Sealing Water Leaks Exposes Problems

Sealing Water Leaks Exposes Problems

Sealing water leaks is a crucial step

Carefully sealing water leaks is an important step in any restoration.  While I may never intentionally drive the Disgustang in the rain, I’d like to be able to wash it with water without worrying about ruining the interior.  As it stands now, though, I can’t do that.

Today I sealed the windshield and attempted to more completely seal the rear glass.  Water testing the windshield didn’t go well.  The good news is that the windshield doesn’t leak at all.  The bad news?  I have leaky body seams at the cowl…on both sides.  And I’m not talking a little leak.  I’m talking Niagara Falls.  Water testing the windshield resulted in so much of a leak that I had an inch deep standing water puddle on the driver’s side.  I had to open the floor drain hole.  Thank goodness I hadn’t installed the carpet yet!

I’m pretty sure I know why I’ve got a leak point on both sides, and I’m pretty frustrated about it. As you’ll recall, I had the car media blasted before I had it painted.  I wouldn’t hesitate to do that again, by the way, but I’d definitely want to prep and re-seal the body myself before sending it to a body shop.  The main issue is that media blasting removed most of the body seam sealer.  And frustratingly enough, Bill, who painted my car, didn’t reseal the body before he put the fenders on.

My hope for a quick solution

The usual leak point for these cars is a rusty cowl/fresh-air vent tub.  But mine is perfect.  I can dump water down the cowl vent all day long and it won’t leak.  The drains are clear, the tub itself is rust free, it’s great.  My problem is much more tricky.  The body seams on the outside of the cowl tub, under the fenders, they’re where the leaks are coming from.

My friend Mark suggested I could pull the inner fender splash guard and reach up inside the fender with the sealant.  So getting in there with a tube of body seam sealer was my my original plan.  Sadly, after pulling the wheel and fender splash guard, I realized that wasn’t going to work.

I’m gonna have to remove the fenders…

The leaky body seam is under the fender, in a complete inaccessible place, so sealing water leaks there is going to be impossible.  I’ll have to remove the fenders to properly fix this.  And I really don’t want to do that.  To pull the fenders, I have to remove the following components:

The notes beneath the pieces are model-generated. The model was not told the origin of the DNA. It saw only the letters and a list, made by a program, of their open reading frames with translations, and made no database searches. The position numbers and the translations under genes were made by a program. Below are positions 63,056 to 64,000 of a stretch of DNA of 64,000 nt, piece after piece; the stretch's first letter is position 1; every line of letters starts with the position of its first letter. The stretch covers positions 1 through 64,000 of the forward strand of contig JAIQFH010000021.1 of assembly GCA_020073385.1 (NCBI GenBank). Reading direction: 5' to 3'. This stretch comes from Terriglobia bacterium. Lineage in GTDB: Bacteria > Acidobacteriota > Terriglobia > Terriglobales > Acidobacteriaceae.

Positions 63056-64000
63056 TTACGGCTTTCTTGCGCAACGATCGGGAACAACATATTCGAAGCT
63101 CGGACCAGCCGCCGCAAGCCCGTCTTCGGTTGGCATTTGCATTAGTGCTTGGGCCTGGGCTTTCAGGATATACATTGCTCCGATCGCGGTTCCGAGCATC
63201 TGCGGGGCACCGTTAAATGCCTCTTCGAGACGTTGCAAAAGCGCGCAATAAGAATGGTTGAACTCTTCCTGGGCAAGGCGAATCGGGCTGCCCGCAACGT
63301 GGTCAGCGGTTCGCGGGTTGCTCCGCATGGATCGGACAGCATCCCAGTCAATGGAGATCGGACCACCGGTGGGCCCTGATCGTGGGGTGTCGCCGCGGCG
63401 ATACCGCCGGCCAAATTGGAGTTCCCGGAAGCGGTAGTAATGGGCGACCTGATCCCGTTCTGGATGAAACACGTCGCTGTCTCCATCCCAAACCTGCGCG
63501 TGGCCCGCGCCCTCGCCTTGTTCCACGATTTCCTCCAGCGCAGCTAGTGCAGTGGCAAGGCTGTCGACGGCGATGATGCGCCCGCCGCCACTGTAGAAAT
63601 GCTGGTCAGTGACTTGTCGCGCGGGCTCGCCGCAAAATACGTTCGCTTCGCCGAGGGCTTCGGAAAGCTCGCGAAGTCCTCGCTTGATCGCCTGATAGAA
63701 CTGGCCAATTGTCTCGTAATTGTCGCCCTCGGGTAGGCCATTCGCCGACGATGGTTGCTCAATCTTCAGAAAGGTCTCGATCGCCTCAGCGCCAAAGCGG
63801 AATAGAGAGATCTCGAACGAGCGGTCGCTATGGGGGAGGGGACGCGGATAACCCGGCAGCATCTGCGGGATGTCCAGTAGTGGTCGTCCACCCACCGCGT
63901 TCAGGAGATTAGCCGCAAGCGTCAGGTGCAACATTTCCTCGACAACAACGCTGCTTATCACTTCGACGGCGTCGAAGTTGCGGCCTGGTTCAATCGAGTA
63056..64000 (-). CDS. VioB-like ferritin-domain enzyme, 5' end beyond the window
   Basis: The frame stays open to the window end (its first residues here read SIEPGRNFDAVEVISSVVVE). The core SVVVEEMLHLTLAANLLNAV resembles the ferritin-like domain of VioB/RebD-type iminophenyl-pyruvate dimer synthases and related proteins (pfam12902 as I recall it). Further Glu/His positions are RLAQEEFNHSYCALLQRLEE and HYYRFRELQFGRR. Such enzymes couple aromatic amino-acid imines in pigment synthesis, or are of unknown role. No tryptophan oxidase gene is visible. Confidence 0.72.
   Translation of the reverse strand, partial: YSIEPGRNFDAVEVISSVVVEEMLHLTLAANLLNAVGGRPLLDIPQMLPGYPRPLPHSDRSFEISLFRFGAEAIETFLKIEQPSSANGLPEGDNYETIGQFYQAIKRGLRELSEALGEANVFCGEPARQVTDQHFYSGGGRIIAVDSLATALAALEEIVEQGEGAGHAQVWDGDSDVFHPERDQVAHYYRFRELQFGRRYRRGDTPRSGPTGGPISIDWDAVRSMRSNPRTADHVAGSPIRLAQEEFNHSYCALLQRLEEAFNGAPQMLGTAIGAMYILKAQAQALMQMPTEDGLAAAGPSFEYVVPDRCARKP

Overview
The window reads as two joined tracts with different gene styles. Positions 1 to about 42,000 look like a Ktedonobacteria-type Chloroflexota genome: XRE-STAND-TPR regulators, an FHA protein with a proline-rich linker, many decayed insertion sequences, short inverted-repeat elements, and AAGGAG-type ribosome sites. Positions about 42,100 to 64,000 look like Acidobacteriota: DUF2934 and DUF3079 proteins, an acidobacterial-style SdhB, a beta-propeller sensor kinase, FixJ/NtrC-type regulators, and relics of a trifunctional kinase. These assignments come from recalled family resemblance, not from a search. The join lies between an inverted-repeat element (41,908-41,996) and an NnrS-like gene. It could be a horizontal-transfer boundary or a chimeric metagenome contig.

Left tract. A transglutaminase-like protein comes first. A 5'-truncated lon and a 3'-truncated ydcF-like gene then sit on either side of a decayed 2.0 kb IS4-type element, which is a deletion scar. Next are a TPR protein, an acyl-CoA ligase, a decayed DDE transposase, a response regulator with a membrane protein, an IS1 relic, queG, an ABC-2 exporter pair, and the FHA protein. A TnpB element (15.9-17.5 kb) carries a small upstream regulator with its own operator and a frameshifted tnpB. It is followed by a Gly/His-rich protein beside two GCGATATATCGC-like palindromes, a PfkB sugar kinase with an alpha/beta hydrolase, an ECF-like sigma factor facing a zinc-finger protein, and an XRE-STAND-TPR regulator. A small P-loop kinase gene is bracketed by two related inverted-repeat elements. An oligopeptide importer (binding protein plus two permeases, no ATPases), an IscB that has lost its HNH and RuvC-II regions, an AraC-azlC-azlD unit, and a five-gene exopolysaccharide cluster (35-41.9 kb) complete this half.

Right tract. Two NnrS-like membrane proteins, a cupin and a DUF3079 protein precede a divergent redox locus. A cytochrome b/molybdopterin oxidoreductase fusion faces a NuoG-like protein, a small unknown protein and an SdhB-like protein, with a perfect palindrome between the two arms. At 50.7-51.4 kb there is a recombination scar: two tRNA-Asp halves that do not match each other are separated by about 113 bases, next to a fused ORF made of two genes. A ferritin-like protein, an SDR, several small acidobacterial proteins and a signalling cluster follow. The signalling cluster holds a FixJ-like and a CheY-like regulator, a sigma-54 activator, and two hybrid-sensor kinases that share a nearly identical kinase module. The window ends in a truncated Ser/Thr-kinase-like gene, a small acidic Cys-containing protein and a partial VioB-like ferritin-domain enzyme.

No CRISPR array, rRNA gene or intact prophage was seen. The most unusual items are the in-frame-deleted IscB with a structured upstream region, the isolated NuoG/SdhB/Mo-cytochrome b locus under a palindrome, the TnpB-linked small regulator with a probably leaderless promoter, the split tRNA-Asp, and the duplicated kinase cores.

• Front bumper
  • Front bumper guards
  • Headlight buckets
  • Fender extensions
  • Grille surround
  • Grille
  • Grill cross-brace
  • Front valance
  • Front stone guard

And I have to remove all those things without scratching or chipping the paint.  Once I’m done, I’ll have to remount the fenders and re-align them, and then put everything else back in reverse.  Just re-aligning the fenders alone will take me an entire day…because you know I won’t be happy until they are exactly how I want them.  And I basically have to get everything back in the same place since I already scratched paint off putting things in the first time.

Sealing water leaks earlier would’ve saved a lot of hassle

Had Bill double-checked and sealed everything before he put the fenders on, I wouldn’t be having this issue.  Sealing the body seams is one of the most important steps in prepping the car for paint because a leaky body can quickly lead to rust.  The time to do it is before you put the car together!  The fact that he didn’t do it then means I’ve got to do it now and risk damaging my pricey paint job.  My next question is: when should I deal with this?  Having some serious leaks changes my plan considerably.  I can’t put the carpet in, can’t put the exterior emblems on, and can’t finish the interior until I sort this out.  In the meantime, I suppose I can push forward with finishing up the engine compartment and installing everything I need to get the car running.